Strategies for Improving Workplace Behavior and Performance

From Leadership Expert Dr. Diane Hamilton

Problems with Crowdfunding

 

Crowdfunding occurs when people network through the internet to raise money to support other people’s ideas or interests. Crowdfunding became popular when Obama signed the JOBS Act bill in April.  Since then, sites like Fundable and Kickstarter have garnered media attention.  Not all information about crowdfunding has been positive.  The Harvard Business Review’s article The Road to Crowdfunding Hell explained some of the problems associated with the process.

The Wall Street Journal’s article Crowdfunding Efforts Draw Suspicion contains some of the latest problems.  The SEC was supposed to review the rules for crowdfunding by January 1.  They missed this deadline. In the meantime there may be some people who have taken advantage of the situatoin.  “State regulators already have taken or considered enforcement action against a handful of companies for allegedly exploiting online fundraising to commit fraud—or simply jumping the gun on the planned rules changes.”

There have been a large number of websites dedicated to crowdfunding.  Over 9000 sites include the word in their website name.  “Crowdfunding enthusiasts say the number of websites being registered reflects the pent-up demand for the financing targeted by the JOBS Act.”

The concern is that there is a lot of interest without a lot of control. “The association of securities regulators says the JOBS Act doesn’t do enough to protect investors.” Crowdfunding Insider claims Education is the Best Weapon Against Crowdfunding Posers.

The following video explains:  The JOBS Act and its impact on crowdfunding.

Related Articles:

The Ethics of Google

“Don’t Be Evil” is Google’s informal corporate slogan. The founders of Google claimed that this motto explained their culture that “prohibited conflicts of interest, and required objectivity and an absence of bias.” According to Google’s code of conduct page this slogan is, “about providing our users unbiased access to information, focusing on their needs and giving them the best products and services that we can. But it’s also about doing the right thing more generally – following the law, acting honorably and treating each other with respect.”

Can Google do business in an ethical manner if they allow for people to search for unethical content? Laws may decide what is legal, but who decides what is unethical or evil?

Every day someone searches for how to do something illegal and/or unethical through utilizing Google’s search engine. How much content should Google censor?  The following articles address Google censorship issues:

U.S. News reported, “The company is based in the United States, and thus must comply with U.S. laws. As a part of its policy, Google already censors things like child pornography, and complies with copyright infringement requests (a heavy volume of which come from videos uploaded on YouTube). Yet because services such as YouTube and Blogger are popular around the world, the company must decide to what extent it will remove content deemed illegal or offensive to foreign governments.”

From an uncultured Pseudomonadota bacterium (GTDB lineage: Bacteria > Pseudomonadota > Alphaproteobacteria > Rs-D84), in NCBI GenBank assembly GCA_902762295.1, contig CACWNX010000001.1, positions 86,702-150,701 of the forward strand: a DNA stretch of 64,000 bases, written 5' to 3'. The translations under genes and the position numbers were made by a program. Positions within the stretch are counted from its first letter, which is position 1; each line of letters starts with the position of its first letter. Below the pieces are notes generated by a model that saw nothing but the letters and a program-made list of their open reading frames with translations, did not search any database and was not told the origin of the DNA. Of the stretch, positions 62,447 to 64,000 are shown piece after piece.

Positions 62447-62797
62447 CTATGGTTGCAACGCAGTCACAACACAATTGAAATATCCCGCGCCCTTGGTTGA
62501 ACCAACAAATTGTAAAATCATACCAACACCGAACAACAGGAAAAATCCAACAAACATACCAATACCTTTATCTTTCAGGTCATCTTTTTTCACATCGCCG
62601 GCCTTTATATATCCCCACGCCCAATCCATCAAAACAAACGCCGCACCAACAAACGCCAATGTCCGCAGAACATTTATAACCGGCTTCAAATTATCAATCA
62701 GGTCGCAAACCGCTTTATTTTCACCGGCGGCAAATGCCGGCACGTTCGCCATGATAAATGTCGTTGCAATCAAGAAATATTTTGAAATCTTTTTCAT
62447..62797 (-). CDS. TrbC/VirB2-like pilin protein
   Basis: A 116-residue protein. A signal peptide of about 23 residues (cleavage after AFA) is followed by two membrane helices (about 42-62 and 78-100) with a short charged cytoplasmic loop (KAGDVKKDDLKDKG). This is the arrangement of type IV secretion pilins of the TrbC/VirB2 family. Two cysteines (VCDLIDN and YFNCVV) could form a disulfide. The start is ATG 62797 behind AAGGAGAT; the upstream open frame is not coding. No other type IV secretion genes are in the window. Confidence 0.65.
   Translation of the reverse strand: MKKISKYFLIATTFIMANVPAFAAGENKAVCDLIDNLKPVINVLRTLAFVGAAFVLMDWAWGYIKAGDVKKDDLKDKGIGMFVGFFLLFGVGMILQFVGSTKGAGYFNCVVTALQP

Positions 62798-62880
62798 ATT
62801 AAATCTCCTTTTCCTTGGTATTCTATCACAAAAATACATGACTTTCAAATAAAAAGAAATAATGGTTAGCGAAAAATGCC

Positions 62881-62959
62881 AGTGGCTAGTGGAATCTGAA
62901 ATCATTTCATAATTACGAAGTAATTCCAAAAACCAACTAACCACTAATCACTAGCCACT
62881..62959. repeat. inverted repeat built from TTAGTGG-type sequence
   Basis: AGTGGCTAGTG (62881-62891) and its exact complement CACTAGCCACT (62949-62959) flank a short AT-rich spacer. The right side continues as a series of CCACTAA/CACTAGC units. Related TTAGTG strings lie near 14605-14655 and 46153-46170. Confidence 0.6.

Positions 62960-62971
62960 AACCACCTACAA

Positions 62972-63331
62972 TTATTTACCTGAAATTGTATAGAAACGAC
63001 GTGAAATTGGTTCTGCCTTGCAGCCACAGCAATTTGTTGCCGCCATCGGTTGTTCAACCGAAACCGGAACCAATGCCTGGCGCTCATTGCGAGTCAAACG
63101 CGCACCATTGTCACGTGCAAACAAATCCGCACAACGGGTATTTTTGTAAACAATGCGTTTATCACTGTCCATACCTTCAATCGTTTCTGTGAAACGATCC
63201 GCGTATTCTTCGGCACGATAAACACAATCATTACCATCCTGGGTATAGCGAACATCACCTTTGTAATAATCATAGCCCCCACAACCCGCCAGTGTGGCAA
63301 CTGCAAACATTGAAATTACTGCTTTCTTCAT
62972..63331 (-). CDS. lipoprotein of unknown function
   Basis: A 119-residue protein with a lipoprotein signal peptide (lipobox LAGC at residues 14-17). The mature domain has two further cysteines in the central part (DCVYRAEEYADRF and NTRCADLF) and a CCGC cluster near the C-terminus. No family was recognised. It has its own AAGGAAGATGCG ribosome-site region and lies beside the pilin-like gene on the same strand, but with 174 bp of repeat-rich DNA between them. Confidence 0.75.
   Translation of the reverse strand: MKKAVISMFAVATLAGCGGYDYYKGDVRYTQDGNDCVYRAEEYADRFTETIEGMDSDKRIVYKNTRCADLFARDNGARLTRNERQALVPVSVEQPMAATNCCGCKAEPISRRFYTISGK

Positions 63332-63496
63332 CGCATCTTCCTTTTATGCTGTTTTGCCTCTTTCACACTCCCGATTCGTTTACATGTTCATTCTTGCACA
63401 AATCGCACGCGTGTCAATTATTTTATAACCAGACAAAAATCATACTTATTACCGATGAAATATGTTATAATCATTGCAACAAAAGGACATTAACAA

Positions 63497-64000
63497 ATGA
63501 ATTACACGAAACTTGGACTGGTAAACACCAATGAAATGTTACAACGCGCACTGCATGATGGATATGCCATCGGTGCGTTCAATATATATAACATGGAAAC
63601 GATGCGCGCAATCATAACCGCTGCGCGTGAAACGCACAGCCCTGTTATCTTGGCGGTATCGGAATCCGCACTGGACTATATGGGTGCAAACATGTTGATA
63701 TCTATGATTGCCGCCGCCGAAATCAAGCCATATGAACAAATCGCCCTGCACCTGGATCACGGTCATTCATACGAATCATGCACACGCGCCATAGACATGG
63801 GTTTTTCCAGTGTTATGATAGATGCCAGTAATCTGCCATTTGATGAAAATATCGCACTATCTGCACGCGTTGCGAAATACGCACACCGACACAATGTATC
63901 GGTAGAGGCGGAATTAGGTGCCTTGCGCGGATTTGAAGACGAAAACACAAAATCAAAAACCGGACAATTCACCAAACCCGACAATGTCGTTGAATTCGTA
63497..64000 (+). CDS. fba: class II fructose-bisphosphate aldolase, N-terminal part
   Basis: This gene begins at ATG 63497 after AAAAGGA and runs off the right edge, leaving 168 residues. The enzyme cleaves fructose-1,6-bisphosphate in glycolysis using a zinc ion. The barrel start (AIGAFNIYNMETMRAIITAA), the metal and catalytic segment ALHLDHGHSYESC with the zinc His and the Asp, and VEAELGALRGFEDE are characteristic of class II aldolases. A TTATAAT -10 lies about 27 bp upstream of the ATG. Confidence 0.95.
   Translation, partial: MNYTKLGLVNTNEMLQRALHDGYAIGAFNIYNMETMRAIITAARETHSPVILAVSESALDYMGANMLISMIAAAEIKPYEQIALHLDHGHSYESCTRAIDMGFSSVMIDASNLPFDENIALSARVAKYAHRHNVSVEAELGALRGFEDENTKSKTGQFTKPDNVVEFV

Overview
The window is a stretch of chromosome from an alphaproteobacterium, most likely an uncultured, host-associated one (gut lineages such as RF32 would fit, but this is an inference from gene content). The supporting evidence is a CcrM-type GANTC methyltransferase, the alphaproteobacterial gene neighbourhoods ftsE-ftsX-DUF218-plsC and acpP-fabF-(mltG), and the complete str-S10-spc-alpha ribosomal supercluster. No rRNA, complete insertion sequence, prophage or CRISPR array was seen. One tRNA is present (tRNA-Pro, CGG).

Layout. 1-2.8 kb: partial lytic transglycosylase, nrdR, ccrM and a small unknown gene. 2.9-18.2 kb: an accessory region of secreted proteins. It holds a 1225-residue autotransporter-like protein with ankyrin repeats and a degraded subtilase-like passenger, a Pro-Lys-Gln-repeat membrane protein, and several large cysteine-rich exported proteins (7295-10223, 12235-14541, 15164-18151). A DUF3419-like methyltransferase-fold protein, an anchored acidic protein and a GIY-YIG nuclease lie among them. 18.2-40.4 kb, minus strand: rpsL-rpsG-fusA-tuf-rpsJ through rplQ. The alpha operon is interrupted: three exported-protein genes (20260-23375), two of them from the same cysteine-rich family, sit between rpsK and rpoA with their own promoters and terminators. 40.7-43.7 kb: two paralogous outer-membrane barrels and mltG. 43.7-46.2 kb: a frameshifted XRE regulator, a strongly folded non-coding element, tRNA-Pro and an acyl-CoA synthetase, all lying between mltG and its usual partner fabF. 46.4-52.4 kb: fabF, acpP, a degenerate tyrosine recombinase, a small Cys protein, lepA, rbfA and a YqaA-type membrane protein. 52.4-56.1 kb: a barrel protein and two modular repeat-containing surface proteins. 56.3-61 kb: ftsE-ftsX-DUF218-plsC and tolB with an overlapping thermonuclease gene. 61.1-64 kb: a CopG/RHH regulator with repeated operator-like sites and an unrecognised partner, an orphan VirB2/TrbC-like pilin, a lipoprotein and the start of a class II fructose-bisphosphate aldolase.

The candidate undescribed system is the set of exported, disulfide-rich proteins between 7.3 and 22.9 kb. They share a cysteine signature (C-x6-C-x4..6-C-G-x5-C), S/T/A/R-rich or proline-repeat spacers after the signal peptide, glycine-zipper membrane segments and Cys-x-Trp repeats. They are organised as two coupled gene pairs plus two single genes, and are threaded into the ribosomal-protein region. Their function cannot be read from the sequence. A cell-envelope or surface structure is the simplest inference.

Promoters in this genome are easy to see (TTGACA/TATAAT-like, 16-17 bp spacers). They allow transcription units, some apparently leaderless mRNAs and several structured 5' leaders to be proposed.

Related Articles:

Top 30 Links for the Successful Entrepreneur

 

The following list contains the most popular articles used as supplements in my entrepreneurial courses.  Click on the title name to be directed to the article.

  1. Ten Entrepreneurs Who Hit It Big Before Turning 35
  2. Top 10 Companies Code of Ethics and Conduct
  3. Top 10 Company Mission Statements
  4. Famous Entrepreneurs Who Hit it Big With Humble Beginnings
  5. Researching Apple: Top 10 Most Useful Links
  6. Value of Top Companies   
  7. The Top 10 Most Misunderstood Entrepreneurial Terms
  8. Top Five Things to Know to be a Successful Entrepreneur
  9. 50 Famous People Who Failed Before They Became Successful
  10. Top 50 Venture Funded Companies   
  11. Top 5 Networking Tips for Small Businesses
  12. Time for a New Career? Change the Daily Grind to a Job of Your Dreams
  13. 50 Excellent Lectures for the Small Business Owner
  14. An Entrepreneur’s Startup Business Model Checklist
  15. Importance of Being Proactive vs. Reactive
  16. Important Terminology for Entrepreneurs
  17. Chief Officer Acronyms Explained
  18. Top 20 TED Talks Not to be Missed
  19. Companies Rewarding Employees for Entrepreneurial Ideas
  20. Increasing Motivation:  Right Brain vs. Left Brain
  21. Women Becoming Successful Entrepreneurs
  22. Most Inspiring Entrepreneurial Women
  23. Capitalizing on Manic Depression
  24. What Happens When Genius Leaders Pass the Torch
  25. New Businesses Not Getting Loan Approval
  26. Serial Entrepreneurs Share Words of Wisdom
  27. 10 Famous Product Failures
  28. Microlending:  Funds for Small Businesses
  29. Brand Awareness:  The Importance of Facebook
  30. Top 25 Links to Change Your Body, Career and More

8 Important Business Ethics Cases

For those interested in researching some interesting ethical businesses cases, there are plenty from which to choose. Business leaders may feel squeezed by shareholders to produce profits.  Some have made some ethical blunders in an attempt to remain competitive. Others have used their size to squeeze out the competition.  The following includes some important business ethics cases based on well-known organizations:

  1. Enron – Questionable accounting practices and manipulation of the energy supply brought down this company. Enron: The Smartest Guys in the Room is an excellent documentary movie that explains the scandal.  Check out an excerpt from Enron’s Code of Ethics.
  2. Monsanto – Monsanto has been criticized for its mega-size.  Critics fear they are taking over the food supply as well as creating negative environmental issues. Check out Monsanto’s Code of Ethics for Chief Executives and Senior Financial Officers.
  3. Arthur Andersen – Arthur Andersen is known for its unethical auditing practices. Check out The Fall of Arthur Andersen for more complete details.
  4. WalMart – Studies have shown that WalMart may save people money but they may also negatively impact communities.  Their low prices may also hurt suppliers. The company received criticism when leadership announced they wanted to hire healthier, more productive employees. WalMart has been accused of being anti-union and has survived sweatshop and discrimination scandals. Check out WalMart’s Statement Regarding Code of Ethics.